- "According to several sources familiar with the negotiations, the core group of lawmakers trying to resolve separate House and Senate versions of the Medicare legislation has reached consensus on the basic strategy of charging higher insurance premiums to recipients with comparatively high incomes.
- "The negotiators, however, have not worked out crucial questions such as how many of Medicare's 40 million recipients would pay such a surcharge, when it would begin and how the government would administer it. 'The details are still very much up in the air,' said one source, although negotiators have reached a 'general consensus.'"
- Bush administration Quote History on the Medicare "Mess" from American Footprint.
Related SourceWatch Resources
- Bush administration approval ratings
- Bush administration propaganda and disinformation (see section on Medicare ads)
- Health Care
- Medicare Prescription Drug Bill Vote Scandal, 2003
- Social Security
- U.S. prescription drug system
- war on poverty
Medicare Bill, 2003
- E.J. Dionne, Jr., Medicare Monstrosity, Washington Post, November 18, 2003.
- Sen. Edward M. Kennedy, "Kennedy on Problems With Medicare," Washington Post, November 20, 2003.
- Gray Panthers Calls Medicare Prescription Drug Bill Sellout Not Compromise, Gray Panthers, November 21, 2003.
- Lisa Richwine, Medicare Bill May Harm Cancer Care, Doctors Say, Reuters, November 24, 2003.
- Amy Goldstein, Medicare Bill Would Enrich Companies. $125 Billion More for Employers, Health Firms, Washington Post, November 24, 2003.
- Bad Medicine, SaltLakeTribune, November 24, 2003.
- Edward Walsh and Bill Brubaker, Drug Benefit's Impact Detailed. Many Will Face Big Out-of-Pocket Costs, Washington Post, November 26, 2003.
- David Von Drehle, For Democrats, A Wake-Up Call, Washington Post, November 26, 2003.
- Amy Goldstein and Helen Dewar, Medicare Bill Headed to Bush. Senate Vote Clears Way for Drug Benefit, Competition, Washington Post, November 26, 2003. How Senators Voted.
- Mike Allen, Bush Celebrates Medicare Victory. Next on Agenda: Malpractice-Suit Curbs, Washington Post, November 26, 2003.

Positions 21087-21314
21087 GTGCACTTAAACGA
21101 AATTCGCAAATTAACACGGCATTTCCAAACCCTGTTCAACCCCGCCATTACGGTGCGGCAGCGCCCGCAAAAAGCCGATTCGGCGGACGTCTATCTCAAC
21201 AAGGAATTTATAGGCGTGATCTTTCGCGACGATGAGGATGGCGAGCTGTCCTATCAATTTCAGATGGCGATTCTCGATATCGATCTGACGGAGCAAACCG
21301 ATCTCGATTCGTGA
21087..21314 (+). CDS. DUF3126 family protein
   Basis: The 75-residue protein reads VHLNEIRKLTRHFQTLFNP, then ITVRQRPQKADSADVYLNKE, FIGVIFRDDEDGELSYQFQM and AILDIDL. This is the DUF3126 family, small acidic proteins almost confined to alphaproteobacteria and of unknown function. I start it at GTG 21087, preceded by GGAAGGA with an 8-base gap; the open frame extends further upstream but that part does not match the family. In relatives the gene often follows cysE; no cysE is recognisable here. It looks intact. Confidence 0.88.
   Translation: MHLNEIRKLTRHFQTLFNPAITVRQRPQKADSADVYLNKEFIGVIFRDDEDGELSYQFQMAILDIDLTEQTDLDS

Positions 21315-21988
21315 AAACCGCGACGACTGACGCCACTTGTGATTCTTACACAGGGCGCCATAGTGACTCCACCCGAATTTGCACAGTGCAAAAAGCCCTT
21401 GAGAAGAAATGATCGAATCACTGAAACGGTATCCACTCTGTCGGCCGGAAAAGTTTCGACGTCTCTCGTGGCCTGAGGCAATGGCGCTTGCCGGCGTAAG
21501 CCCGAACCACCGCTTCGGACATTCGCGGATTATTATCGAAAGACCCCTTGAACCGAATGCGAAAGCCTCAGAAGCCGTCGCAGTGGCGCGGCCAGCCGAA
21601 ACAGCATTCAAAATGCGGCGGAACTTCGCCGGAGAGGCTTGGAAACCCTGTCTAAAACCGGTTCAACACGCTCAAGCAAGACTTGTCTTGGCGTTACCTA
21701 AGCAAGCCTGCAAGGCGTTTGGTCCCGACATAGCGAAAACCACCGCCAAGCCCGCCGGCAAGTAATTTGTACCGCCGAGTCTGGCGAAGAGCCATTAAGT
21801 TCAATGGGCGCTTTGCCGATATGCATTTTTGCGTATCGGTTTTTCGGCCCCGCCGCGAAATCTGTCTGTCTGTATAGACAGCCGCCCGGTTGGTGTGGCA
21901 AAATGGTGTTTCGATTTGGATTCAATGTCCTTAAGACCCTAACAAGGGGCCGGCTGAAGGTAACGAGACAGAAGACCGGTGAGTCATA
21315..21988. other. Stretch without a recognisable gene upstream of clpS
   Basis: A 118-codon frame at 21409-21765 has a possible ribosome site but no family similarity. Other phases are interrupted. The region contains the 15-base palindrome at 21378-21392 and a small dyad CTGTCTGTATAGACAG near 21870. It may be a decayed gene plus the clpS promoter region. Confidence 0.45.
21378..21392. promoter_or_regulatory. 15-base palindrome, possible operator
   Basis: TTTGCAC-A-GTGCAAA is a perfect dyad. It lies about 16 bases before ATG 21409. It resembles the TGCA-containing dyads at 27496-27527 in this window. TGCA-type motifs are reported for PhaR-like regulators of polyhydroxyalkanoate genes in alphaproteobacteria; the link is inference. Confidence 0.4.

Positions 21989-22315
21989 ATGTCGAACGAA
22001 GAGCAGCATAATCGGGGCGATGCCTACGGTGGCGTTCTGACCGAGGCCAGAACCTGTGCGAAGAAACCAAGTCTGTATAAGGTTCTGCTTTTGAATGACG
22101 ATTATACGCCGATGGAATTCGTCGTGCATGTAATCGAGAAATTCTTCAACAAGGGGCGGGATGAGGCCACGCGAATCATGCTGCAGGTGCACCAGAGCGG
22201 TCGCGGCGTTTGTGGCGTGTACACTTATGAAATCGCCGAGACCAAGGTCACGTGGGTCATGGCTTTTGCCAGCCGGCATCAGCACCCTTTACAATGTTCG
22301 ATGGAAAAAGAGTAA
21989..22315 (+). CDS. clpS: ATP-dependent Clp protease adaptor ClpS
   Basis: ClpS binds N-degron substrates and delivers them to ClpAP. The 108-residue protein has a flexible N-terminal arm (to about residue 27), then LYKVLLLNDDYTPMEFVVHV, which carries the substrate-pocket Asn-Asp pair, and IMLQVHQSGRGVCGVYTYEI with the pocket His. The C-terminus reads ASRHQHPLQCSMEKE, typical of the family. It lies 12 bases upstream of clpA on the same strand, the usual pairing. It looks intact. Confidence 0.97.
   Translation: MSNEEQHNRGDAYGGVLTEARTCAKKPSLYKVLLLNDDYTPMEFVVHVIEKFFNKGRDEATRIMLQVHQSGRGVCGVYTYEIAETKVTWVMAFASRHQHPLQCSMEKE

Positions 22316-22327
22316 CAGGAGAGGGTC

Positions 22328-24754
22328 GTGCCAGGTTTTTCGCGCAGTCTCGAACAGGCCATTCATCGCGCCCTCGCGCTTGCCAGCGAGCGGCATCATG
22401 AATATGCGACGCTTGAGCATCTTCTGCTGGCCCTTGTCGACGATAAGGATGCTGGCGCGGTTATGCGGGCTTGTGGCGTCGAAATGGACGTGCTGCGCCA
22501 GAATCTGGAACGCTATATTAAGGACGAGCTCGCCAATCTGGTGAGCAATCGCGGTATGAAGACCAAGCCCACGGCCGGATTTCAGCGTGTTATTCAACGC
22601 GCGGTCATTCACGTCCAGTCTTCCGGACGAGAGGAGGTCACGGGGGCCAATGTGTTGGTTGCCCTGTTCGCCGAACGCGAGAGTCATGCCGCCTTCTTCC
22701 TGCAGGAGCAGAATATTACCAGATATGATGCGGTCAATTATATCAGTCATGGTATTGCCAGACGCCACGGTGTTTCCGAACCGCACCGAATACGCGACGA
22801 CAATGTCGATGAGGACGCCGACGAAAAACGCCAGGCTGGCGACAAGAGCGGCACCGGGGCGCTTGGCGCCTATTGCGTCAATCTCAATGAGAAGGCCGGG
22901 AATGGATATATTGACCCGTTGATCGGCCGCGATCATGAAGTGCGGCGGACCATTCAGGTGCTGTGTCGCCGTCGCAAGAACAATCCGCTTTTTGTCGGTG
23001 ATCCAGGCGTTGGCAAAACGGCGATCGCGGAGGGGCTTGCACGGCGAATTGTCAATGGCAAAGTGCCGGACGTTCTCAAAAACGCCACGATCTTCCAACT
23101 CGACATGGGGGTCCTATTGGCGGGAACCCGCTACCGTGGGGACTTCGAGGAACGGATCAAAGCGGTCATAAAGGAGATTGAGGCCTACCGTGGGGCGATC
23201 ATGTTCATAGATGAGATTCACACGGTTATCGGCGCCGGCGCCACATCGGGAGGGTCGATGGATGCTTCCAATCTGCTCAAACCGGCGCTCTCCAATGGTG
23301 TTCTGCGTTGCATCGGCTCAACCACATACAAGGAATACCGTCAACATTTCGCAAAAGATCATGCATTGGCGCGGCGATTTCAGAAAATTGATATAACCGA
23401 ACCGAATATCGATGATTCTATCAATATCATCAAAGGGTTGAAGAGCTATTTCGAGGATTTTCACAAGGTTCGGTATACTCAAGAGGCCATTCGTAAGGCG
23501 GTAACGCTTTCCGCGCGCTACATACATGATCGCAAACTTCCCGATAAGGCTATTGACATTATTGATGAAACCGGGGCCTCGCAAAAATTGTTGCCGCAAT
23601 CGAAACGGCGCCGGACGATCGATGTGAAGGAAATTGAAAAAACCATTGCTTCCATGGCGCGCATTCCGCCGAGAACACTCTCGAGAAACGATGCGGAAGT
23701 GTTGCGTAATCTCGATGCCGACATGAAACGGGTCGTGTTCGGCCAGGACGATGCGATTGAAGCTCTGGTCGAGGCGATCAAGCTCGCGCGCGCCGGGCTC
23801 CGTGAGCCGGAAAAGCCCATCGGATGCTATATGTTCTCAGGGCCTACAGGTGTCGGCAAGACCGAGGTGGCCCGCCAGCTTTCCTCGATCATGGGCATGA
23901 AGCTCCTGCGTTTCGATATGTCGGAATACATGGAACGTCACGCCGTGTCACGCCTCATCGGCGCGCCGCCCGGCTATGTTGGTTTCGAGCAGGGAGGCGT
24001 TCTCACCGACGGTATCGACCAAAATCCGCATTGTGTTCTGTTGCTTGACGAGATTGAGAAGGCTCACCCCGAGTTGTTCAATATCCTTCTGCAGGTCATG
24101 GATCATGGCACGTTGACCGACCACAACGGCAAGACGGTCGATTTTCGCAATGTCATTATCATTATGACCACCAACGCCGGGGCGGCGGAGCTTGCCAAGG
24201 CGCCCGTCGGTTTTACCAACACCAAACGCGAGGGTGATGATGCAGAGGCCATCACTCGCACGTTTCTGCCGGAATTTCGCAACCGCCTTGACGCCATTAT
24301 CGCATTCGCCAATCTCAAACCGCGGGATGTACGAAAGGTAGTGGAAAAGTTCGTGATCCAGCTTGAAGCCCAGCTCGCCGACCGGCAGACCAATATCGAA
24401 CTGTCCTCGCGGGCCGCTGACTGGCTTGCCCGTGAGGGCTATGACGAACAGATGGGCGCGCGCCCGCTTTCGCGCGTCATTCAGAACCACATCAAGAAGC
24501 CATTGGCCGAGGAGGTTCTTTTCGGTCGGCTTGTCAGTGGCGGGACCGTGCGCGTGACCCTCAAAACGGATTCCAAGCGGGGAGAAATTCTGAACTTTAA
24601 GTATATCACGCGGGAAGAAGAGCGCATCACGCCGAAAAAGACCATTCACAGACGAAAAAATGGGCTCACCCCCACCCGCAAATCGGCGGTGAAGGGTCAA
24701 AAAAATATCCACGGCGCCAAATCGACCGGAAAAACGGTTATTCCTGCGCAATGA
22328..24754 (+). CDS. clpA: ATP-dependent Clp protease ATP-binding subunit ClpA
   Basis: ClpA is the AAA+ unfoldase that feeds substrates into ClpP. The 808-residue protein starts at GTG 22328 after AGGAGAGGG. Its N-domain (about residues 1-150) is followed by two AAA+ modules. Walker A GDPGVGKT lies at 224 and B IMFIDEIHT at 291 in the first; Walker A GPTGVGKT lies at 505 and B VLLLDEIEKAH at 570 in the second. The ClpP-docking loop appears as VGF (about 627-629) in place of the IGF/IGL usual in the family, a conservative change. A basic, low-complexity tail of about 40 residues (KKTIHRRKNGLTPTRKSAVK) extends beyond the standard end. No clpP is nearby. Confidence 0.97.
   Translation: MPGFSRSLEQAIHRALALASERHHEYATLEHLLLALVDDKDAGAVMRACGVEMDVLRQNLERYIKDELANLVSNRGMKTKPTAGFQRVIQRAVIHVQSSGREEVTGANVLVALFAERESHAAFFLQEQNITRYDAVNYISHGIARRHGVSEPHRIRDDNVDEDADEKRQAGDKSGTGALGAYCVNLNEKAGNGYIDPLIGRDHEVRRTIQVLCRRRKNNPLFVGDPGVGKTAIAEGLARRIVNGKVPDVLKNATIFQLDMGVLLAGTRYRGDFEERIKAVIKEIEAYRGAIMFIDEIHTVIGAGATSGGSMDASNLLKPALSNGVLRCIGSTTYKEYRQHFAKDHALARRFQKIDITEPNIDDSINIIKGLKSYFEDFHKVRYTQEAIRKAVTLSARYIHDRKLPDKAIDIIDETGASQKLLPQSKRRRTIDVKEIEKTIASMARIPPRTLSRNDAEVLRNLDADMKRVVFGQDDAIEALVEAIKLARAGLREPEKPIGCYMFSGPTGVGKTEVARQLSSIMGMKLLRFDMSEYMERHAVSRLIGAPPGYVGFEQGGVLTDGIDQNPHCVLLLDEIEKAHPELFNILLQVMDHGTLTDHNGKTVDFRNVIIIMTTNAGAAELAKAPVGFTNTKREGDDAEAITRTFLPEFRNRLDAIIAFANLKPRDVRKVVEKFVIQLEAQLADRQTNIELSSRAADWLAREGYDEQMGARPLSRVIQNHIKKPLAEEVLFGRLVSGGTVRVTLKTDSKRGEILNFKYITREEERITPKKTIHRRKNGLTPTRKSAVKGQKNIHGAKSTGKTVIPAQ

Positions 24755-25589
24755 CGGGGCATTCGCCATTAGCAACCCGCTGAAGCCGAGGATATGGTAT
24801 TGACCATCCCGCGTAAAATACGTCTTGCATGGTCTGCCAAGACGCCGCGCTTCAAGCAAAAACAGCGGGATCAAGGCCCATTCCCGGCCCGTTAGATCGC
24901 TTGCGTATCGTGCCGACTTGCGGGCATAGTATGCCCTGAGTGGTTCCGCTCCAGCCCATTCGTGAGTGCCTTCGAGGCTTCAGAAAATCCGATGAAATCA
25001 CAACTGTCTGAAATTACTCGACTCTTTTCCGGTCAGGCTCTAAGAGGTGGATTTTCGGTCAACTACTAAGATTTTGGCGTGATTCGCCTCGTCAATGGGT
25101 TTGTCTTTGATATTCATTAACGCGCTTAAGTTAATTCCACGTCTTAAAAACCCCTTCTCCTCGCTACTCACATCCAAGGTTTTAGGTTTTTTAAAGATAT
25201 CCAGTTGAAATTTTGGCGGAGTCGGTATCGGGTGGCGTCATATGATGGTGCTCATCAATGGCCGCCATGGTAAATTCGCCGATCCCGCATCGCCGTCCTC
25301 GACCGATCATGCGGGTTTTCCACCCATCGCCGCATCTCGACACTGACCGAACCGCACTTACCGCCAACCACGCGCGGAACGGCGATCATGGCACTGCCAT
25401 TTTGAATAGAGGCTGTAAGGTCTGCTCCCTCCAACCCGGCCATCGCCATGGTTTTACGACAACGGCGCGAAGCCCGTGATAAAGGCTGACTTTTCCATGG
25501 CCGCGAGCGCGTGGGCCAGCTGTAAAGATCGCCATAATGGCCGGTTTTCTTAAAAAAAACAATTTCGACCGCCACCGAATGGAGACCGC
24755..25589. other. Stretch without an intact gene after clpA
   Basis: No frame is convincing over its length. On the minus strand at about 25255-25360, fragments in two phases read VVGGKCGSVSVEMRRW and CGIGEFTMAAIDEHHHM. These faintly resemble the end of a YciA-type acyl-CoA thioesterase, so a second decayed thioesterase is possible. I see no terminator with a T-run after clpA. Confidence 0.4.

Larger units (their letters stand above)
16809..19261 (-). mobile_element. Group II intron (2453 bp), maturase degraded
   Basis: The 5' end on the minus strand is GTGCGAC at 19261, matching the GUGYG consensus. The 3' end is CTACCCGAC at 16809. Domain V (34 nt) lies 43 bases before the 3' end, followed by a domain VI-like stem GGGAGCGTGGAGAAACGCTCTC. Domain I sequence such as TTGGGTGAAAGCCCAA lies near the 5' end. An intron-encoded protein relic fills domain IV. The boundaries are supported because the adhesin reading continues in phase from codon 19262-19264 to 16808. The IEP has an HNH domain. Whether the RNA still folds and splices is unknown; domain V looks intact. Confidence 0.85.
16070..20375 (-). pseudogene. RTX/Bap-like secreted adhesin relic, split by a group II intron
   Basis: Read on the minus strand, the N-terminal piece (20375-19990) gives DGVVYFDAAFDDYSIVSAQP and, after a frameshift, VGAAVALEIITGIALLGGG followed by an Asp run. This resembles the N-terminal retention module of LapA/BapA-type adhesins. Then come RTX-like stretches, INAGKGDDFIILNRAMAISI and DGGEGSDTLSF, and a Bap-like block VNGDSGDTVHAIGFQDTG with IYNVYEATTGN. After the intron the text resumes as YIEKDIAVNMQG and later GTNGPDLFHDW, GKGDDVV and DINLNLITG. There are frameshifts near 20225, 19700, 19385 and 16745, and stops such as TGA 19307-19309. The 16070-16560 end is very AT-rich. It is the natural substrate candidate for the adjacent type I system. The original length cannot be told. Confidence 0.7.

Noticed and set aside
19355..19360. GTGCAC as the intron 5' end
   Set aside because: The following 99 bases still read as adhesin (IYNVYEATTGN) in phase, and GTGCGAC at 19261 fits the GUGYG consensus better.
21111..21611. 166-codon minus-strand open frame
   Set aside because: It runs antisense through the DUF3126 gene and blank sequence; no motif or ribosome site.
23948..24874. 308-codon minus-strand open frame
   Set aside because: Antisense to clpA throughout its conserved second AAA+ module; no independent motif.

- Edward Walsh and Bill Brubaker, Drug Benefit's Impact Detailed, Washington Post, November 26, 2003: "The vast majority of Medicare recipients should receive some benefits from the program when it takes effect in 2006. But the size of the benefits will vary depending on each person's annual spending for prescription drugs, and in many cases will involve substantial out-of-pocket expenses. ... For those joining the voluntary plan, prescription drug coverage will not be provided by the government but by private companies."
- Andrea Stone, Benefits start in '06, but help available sooner, USAToday, November 26, 2003.
- Andrea Stone, Bill falls short of coverage members of Congress get, USAToday, November 26, 2003.
- Jim Drinkard, White House may be receptive to importing drugs, USAToday, November 26, 2003.
- William M. Welch and Julie Appleby, Medicare bill may benefit seniors, but not taxpayers, USAToday, November 26, 2003.
- Mark Sherman, Analysts: Medicare Drug Costs Will Rise, AP, November 26, 2003.
- Mark Sherman, Prescription Drug Cards Coming in April, AP, November 27, 2003.
- Robert Novak, GOP pulled no punches in struggle for Medicare bill, Chicago Sun Times, November 27, 2003.
- Gardiner Harris, States Try to Limit Drugs in Medicaid, but Makers Resist, New York Times, December 18, 2003.
- Michael Johns, "The Great Society Meets the 21st Century," Orthopedic Technology Review, January 2004.
- Tony Pugh, "Medicare Analyst Confirms Muzzling," Philadelphia Inquirer, March 13, 2004.
- Douglas Waller, "The Medicare Mess. The Medicare bill backfires on the GOP," Time, March 29, 2004 (Edition).
- Kelly McCormack, "Fred & Ethel, drug-plan shills", The Hill, December 8, 2005.
- Andrew Taylor, "Cheney Breaks Senate Tie on Spending Cuts," Associated Press (Philadelphia Journal Register), December 21, 2005.
- Robert Pear, "Bush Administration Plans Medicare Changes," New York Times, July 17, 2006.
- Susan Levine, "Bills Soar As Many Hit Gap in Drug Plan. Medicare Provision Jolts Some Seniors," Washington Post, July 30, 2006.
- Paul Krugman, "Demons and Demonization," the New York Times, March 17, 2010.
- Ryan Chuttum, "Reuters is Excellent in Digging Up Insurer's Tactics," Columbia Journalism Review, March 17, 2010